Life goes on in southern Kyrgyzstan, but the walls tell a different story
Culture and History, Kyrgyzstan, Photoblog16 Comments
Editor’s note: In the ruins of Osh, the meaning of June’s terrible events are contested not only at the level of voting and rhetoric, but on the very walls. Guest blogger Mary Pole reports on the battle being fought through graffiti for the heart and soul of a torn city. “A glaring reminder of the violence is painted on walls in and around Osh, despite recent attempts to paint over the markings,” she writes.
As reconstruction picks up pace, winter approaches and June’s conflict is described publicly as ‘war’ or more commonly ‘unrest’, collective remembrance of the events takes on a different tone.
A glaring reminder of the violence is painted on walls in and around Osh, despite recent attempts to paint over the markings. An examination of this and writing and drawings painted in the months following the events in which as many as 4000 people may have died reveal the contested narratives of conflict.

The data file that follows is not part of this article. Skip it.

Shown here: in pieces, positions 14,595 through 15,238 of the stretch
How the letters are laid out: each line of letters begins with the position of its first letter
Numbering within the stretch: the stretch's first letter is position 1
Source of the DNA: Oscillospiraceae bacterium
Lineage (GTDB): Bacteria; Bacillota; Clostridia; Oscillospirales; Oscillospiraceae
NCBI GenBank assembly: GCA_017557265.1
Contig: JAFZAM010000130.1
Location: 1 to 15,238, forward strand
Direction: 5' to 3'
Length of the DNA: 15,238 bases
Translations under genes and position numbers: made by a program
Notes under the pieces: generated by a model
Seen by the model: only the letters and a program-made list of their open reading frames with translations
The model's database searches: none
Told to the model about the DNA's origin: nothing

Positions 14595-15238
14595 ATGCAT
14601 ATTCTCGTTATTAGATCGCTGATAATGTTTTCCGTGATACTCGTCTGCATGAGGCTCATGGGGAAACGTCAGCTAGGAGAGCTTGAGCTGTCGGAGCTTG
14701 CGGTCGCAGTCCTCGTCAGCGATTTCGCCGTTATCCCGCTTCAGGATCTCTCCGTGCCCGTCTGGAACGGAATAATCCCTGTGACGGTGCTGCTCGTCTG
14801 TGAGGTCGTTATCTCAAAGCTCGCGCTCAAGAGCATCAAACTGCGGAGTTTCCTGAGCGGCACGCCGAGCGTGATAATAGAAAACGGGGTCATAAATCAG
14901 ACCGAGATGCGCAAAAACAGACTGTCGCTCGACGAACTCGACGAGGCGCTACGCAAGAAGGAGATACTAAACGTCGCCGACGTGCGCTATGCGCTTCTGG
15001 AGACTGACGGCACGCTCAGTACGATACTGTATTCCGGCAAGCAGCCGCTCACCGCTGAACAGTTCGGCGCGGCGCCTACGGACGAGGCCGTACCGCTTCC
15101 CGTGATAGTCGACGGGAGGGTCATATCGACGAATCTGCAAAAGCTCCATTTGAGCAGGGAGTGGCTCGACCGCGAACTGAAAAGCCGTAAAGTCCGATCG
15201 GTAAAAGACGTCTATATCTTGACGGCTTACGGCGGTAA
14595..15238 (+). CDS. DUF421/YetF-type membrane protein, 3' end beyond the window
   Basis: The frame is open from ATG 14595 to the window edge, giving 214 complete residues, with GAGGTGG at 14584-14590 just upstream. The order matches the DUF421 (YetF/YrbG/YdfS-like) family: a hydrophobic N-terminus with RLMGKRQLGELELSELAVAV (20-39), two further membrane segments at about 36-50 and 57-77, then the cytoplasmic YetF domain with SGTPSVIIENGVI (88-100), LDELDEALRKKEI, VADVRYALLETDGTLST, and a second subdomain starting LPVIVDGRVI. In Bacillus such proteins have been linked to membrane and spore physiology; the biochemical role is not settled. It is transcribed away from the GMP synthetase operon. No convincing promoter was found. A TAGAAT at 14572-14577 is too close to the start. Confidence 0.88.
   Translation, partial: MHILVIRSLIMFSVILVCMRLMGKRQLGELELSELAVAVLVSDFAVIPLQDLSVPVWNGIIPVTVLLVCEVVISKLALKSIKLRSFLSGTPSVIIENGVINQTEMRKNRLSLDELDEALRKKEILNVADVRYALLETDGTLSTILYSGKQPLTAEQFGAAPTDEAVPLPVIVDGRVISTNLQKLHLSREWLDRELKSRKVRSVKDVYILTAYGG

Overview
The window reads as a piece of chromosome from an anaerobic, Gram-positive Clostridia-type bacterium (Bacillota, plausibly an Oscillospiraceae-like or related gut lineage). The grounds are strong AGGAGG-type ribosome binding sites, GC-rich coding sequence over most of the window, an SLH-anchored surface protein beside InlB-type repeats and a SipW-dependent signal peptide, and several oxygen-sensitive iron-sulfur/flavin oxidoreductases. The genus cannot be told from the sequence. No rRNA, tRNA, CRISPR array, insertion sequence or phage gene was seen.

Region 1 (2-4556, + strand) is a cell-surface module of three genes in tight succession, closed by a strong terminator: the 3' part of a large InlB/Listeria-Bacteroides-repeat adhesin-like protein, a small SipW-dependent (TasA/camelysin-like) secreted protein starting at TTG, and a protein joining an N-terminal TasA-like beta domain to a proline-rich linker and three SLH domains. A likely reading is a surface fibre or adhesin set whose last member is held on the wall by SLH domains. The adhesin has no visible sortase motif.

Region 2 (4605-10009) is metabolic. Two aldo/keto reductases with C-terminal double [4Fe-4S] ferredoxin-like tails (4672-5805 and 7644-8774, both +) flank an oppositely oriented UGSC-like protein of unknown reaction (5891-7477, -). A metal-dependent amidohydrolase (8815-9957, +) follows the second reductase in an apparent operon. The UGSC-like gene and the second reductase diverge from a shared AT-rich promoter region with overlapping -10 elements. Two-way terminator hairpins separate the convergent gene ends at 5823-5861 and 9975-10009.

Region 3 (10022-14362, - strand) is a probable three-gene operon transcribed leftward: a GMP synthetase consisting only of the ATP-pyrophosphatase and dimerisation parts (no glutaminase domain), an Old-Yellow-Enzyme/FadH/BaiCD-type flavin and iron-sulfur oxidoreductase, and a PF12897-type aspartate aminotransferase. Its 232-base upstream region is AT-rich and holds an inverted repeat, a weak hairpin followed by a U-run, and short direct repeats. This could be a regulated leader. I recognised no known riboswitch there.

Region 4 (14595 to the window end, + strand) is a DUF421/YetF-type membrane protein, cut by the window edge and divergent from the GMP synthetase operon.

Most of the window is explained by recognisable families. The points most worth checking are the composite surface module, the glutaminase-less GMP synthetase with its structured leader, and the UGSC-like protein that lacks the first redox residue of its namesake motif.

A climate of fear permeates many Uzbek narratives of the violence in June and oppression faced since, with few public spaces in which to voice concerns and frustrations. Some perceive the markings of ‘Kyrgyz’ and ‘Sart’, dominating some areas of Osh such as the streets of Kurmanjan Datka and Lenin, to be direct threats against their ability to live in Kyrgyzstan and a reminder of the ethnic nature of the conflict. Others have used writings and drawings as a way of expressing their grievances.
The rise of nationalism in the aftermath of the conflict can also be seen on the walls of the city. As Kyrgyz narratives increasingly blamed Uzbek communities for the outbreak of violence in the weeks and months following the conflict, the ethnic dimension solidified, resulting in several political campaigns during the Parliamentary Elections that focused heavily on ethnicity.
Contested narratives of the conflict, its causes, and the history of ethnicities in Southern Kyrgyzstan have deepened divides between the two groups since violence broke out for the second time in twenty years. The walls tell this story.